There’s been a lot in recent ‘events’ that have been lessons for managers and examples about management, good and bad.
In the end it all comes down to leadership.
Most leadership theory revolves around an assumption that people want to be led. We are led by consent.
That does not mean we have to like the leader. It just means we buy-in to what the leader wants to do and the circumstances they want to do it in.
Probably, we give our consent for three reasons; we share a vision, the alternative is too horrible, or we have no idea what to do ourselves and are happy for someone, who looks like they have a bit of an idea, to show us the way forward.
We consent to participatory leadership, enjoy charismatic leadership and admire skilful leaders.
Leaders make us feel safe, inspire us and we feel better because we trust them.
What happens when we don’t consent? Leaders are in big trouble. We feel unsafe, become critical, lose confidence and the leader becomes a figure of ridicule or pity.
To fix it… leaders have, probably, five approaches…
1. Generally, leaders stand for something.
Using Brexit, as our case study; it hasn’t helped to be in favour of something. Brexit alone is not enough. What kind of Brexit? If it cannot be defined in terms that people agree with, or at least persuaded enough to consent to, there is no possibility of leadership having any traction. We don’t know, to where we are being led.
2. Leaders can succeed by creating a coalition of the willing, building from there.
In the case of Brexit, there is no coalition. More like demolition.
3. The next trick is to reverse the leadership position.
Instead of standing and leading ‘for’ something, turn it on its head, stand ‘against’ something.
The standard narrative is; we will leave the EU by such and such time. That hasn’t washed. So, the narrative could be reversed.
Join me in the fight against staying in the EU.
We know that doesn’t work when as near-as-damn-it half the country and the majority of MPs would rather stay.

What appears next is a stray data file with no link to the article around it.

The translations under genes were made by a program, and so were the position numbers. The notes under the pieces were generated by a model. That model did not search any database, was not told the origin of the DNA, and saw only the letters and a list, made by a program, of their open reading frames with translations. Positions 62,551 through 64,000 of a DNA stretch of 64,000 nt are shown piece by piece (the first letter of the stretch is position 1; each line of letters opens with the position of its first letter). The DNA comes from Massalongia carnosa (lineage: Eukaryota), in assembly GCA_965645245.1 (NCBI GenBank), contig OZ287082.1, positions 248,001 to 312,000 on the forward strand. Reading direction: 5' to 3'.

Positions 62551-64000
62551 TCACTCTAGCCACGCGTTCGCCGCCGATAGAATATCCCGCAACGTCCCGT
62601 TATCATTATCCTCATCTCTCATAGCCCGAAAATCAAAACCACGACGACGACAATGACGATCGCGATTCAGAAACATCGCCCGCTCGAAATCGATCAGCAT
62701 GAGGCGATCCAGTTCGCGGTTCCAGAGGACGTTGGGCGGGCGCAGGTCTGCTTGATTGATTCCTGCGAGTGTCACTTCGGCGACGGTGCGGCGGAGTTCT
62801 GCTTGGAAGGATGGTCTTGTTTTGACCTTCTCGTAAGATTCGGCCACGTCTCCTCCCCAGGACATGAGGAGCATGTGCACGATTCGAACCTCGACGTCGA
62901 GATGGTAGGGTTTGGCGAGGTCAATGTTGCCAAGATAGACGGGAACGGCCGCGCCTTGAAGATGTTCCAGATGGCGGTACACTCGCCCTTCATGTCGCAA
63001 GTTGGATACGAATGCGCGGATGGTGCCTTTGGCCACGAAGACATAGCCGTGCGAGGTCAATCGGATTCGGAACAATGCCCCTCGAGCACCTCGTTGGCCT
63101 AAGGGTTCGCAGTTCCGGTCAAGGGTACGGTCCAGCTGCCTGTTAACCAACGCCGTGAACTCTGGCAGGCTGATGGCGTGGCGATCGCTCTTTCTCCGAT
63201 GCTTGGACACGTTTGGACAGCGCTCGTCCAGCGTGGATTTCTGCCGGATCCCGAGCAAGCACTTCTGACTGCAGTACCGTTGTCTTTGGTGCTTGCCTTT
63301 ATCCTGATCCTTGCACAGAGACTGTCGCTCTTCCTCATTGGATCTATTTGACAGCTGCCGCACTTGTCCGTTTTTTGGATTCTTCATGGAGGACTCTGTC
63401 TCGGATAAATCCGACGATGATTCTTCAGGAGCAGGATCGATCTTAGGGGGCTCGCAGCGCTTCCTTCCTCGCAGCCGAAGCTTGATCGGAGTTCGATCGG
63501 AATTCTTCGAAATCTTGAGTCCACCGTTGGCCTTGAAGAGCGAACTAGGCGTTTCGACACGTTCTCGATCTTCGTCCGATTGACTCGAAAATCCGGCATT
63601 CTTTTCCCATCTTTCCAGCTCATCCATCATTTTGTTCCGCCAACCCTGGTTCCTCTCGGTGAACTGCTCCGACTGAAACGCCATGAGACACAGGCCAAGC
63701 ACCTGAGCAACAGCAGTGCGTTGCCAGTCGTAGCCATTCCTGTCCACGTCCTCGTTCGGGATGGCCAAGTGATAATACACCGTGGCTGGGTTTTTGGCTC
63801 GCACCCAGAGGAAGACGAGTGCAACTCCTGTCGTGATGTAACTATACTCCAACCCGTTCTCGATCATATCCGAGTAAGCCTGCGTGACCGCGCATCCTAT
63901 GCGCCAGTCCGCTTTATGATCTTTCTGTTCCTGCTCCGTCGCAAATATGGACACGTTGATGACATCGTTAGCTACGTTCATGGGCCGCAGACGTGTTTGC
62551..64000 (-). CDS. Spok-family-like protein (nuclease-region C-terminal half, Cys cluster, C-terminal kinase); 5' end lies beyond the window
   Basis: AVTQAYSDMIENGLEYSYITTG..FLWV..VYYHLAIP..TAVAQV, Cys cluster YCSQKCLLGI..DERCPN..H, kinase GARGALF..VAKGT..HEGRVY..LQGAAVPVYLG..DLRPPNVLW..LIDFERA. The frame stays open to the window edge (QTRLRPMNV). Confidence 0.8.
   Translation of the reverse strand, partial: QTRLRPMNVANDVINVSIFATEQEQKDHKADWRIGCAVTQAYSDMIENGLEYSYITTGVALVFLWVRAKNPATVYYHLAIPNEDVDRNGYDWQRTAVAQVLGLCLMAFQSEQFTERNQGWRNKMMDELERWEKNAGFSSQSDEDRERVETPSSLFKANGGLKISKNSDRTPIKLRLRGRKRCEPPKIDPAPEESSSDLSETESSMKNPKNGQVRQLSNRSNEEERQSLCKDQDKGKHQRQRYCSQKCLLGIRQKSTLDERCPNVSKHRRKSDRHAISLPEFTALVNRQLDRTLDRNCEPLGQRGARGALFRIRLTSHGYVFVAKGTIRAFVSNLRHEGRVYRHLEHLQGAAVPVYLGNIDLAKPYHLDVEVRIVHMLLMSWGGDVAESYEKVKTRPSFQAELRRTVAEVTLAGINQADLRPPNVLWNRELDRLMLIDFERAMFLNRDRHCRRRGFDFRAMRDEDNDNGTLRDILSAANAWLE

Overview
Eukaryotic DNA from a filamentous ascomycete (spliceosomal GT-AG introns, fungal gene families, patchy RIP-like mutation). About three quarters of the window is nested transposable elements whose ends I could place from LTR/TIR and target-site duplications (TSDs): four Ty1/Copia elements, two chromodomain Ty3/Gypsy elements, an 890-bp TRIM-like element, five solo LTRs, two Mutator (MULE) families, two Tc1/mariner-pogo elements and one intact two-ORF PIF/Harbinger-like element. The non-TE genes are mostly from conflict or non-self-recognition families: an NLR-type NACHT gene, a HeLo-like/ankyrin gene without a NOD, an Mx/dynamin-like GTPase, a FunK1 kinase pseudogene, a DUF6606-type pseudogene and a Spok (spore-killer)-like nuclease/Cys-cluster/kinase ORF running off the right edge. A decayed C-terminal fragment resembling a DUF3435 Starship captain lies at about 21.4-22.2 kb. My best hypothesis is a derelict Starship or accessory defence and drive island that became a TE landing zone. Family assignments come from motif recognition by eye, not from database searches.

4. Focussing on what might be better.
The trade-off; by doing this, we get that… is a better proposition than… if we do this, we avoid that.
However, when pretty well all the indictors and analysts agree, in the sort term, we will be worse off and in the long-term… well, all bets are off… that doesn’t work.
5. Leaders can try and celebrate little successes, on the journey to the main goal.
In our Brexit case study there have been no ‘little successes’. No alternative trade deals of any substance. No good news. No achievements. Only setbacks.
If the five alternative approaches don’t work and the leader can’t get traction, the obvious thing to do is to hand over the role to someone who can. That’s what happened last night. But…
It hasn’t solved he problem. The critics won’t provide an alternative leader and the polls are far from clear what an election would give us, other than more confusion.
This is a very unusual set of circumstances where internal ambition, turf wars, ignorance, arrogance, truth and lies and the downright cussed have created a toxic environment, making it impossible to focus on a higher set of ambitions or values.
In all text-book cases of leadership theory the answer would be found in communication. Asking people what they think, distilling their opinions.
‘How do you think we should go about this?’
‘What is your view…?’
It would be an heroic act of leadership to say; I have tried everything I know, left no stone unturned and exhausted every opportunity, now it’s your turn. What do you think we should do and I will try and do it, if you want me to.
Divining the end of the political saga we are living through is not for me but as a case study it is instructive.
You will have your own thoughts which may unite us or divide us. What is important for us all to understand is leadership is always in the gift of the majority and…
… very few leaders fail because they are prepared to ask.
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Reproduced at thetrainingnet.com by kind permission of Roy Lilley.